The only drug that increases the life expectancy of diabetics who have diabetes type 2 is metformin, which is old and cheap. The only disadvantage is that patients who have a damaged liver — which is a common diabetes complication — cannot take this drug.
The author quotes Dr. Marcia Angell, MD and former editor of the New England Journal of Medicine as follows:
I have spent most of my professional life evaluating the quality of clinical research, and I believe it is especially poor in psychiatry. The industry-sponsored studies ... are selectively published, tend to be short-term, designed to favor the drug, and show benefits so small that they are unlikely to outweigh the long-term harms (p. 191).
Psychiatry is the drug industry’s paradise as definitions of psychiatric disorders are vague and easy to manipulate (p. 191).
In the United States, the Diagnostic and Statistical Manual of Mental Disorders (DSM) of the American Psychiatric Association (APA) is quite notorious. In each new version, minor problems are transformed into new disorders. This is dangerous because new disorders are just asking to be treated. The DSM is not based on scientific findings, but is instead a consensus document that is voted on in this association.
An example is Premenstrual Dysphoric Disorder (dysphoria). Tests showed that women who weren’t menstruating and even men indicated that they had the same symptoms. In spite of these results, women were treated with prozac (fluoxetine, a selective serotonin reuptake inhibitor, SSRI) that had a new name and new look. And when women are in a bad mood, it is often blamed on PMS.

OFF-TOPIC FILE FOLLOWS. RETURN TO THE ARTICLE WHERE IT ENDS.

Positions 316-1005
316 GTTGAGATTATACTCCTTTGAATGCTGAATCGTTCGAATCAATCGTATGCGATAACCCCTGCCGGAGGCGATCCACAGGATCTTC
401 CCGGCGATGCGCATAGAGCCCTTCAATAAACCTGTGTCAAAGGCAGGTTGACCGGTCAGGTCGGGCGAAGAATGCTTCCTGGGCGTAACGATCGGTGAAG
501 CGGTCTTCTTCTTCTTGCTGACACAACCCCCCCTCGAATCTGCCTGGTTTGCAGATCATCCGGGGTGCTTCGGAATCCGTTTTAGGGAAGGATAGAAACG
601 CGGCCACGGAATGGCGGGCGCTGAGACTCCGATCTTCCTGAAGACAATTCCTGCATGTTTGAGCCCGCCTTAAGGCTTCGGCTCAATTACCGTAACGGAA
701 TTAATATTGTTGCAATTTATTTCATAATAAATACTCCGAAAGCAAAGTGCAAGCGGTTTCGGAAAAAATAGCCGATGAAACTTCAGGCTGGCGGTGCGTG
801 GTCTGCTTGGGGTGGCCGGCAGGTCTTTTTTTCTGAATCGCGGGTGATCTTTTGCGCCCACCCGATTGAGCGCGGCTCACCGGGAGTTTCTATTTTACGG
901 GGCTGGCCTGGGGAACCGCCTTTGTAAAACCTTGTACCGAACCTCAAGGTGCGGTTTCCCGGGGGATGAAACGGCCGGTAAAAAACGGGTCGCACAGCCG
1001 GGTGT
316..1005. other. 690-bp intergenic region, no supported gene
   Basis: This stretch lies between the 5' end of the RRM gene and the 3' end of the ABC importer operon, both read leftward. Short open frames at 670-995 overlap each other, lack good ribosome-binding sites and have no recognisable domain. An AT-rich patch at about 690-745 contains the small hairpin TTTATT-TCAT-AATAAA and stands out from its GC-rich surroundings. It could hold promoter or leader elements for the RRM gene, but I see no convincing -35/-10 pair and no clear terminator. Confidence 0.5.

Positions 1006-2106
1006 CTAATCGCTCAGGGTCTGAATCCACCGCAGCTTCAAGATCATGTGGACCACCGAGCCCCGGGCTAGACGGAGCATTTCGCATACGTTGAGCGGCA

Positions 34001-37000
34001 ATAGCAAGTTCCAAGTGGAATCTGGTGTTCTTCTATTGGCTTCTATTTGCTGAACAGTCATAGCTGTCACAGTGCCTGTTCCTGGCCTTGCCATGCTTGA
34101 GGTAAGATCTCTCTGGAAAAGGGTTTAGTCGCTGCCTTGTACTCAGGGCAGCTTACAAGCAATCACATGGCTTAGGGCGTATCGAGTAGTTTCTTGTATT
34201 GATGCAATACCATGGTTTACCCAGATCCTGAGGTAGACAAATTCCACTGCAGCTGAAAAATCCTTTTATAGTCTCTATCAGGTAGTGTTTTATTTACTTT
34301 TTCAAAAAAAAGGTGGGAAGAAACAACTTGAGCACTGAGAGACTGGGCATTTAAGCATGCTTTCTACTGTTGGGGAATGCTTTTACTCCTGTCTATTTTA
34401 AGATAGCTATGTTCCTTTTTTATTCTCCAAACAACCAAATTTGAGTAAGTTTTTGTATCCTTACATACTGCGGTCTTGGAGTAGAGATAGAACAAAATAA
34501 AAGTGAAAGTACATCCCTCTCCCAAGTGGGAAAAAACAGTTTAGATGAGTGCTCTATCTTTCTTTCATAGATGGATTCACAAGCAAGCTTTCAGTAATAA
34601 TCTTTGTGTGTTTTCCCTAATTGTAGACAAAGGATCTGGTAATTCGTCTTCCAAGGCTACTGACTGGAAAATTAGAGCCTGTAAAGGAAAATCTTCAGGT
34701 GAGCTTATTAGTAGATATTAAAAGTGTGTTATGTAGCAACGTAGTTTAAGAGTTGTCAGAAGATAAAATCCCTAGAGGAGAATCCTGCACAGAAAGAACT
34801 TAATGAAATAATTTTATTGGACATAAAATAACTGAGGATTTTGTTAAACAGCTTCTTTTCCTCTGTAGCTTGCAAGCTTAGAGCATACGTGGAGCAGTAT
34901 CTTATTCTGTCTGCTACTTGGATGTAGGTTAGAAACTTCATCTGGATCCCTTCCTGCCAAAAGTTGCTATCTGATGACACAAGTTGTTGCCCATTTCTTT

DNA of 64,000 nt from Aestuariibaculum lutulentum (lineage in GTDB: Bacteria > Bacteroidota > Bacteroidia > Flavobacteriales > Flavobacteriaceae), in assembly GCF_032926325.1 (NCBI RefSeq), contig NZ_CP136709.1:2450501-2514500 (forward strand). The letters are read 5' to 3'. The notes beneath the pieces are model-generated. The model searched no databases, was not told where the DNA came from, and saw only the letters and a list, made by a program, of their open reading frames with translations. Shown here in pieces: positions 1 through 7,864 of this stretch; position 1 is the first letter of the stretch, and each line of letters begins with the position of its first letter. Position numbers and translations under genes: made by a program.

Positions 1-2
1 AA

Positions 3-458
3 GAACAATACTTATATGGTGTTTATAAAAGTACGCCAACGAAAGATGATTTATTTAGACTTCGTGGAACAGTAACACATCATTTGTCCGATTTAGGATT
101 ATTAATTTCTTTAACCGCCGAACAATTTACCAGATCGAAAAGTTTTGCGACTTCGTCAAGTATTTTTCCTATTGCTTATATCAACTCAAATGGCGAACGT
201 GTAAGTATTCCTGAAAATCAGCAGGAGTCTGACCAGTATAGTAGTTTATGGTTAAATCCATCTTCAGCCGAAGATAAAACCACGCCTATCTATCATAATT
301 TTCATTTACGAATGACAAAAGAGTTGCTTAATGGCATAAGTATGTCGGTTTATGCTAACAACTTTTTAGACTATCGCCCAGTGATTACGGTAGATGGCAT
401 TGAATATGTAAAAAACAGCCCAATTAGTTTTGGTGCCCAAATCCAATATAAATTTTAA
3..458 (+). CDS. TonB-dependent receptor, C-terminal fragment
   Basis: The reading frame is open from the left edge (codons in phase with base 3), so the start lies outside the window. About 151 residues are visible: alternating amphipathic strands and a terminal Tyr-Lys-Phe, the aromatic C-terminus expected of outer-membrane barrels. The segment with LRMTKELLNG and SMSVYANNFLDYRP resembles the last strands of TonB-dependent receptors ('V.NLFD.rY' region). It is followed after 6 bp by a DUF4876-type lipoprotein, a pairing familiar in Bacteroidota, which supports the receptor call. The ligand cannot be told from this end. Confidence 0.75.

EE: We distinguish between premenstrual syndrome (PMS), which is quite common, and Premenstrual Dysphoric Disorder (PMDS), which is only diagnosed in 3–8 % of patients based on the severity of their symptoms. However, the line between PMS and PMDS is quite blurry. For the psychiatrist, the latter is of particular “interest” ...
Researchers confirm that a certain combination of fatty acids can reduce symptoms and recommend women change their diet in the last few days before their period starts. On these days, they should avoid foods with a high salt content, alcohol, chocolate, and caffeine.
Another example is attention deficit hyperactivity disorder (ADHD) in children. According to the author, a very large number of school children in the United States now take drugs for ADHD.
For example, in 2006 about a quarter of the children sent to summer camps in the U.S. were on medications for this. This number of children in schools on drugs for ADHD increased as school funding declined.
Depression can arise from mourning after the loss of a loved one, life crises such as losing your job or getting divorced, serious illnesses, and other difficult situations. It’s therefore no wonder that supposedly a fourth of American adults suffer from psychological disorders.
Bipolar II disorder has become the new “epidemic.” For this diagnosis, mania or psychotic features are no longer necessary. One episode of depression and at least one episode of hypomania that lasts four days is enough to make a diagnosis. Hypomania is characterized by a persistent elevated mood, which can also be caused by medications.
On page 196 the author quotes the UK general practitioner Des Spence from his paper Adult attention deficit/hyperactivity disorder, BMJ 2011, 343d7244. Dr. Des Spence describes how psychiatry has become so lucrative for the pharmaceutical industry: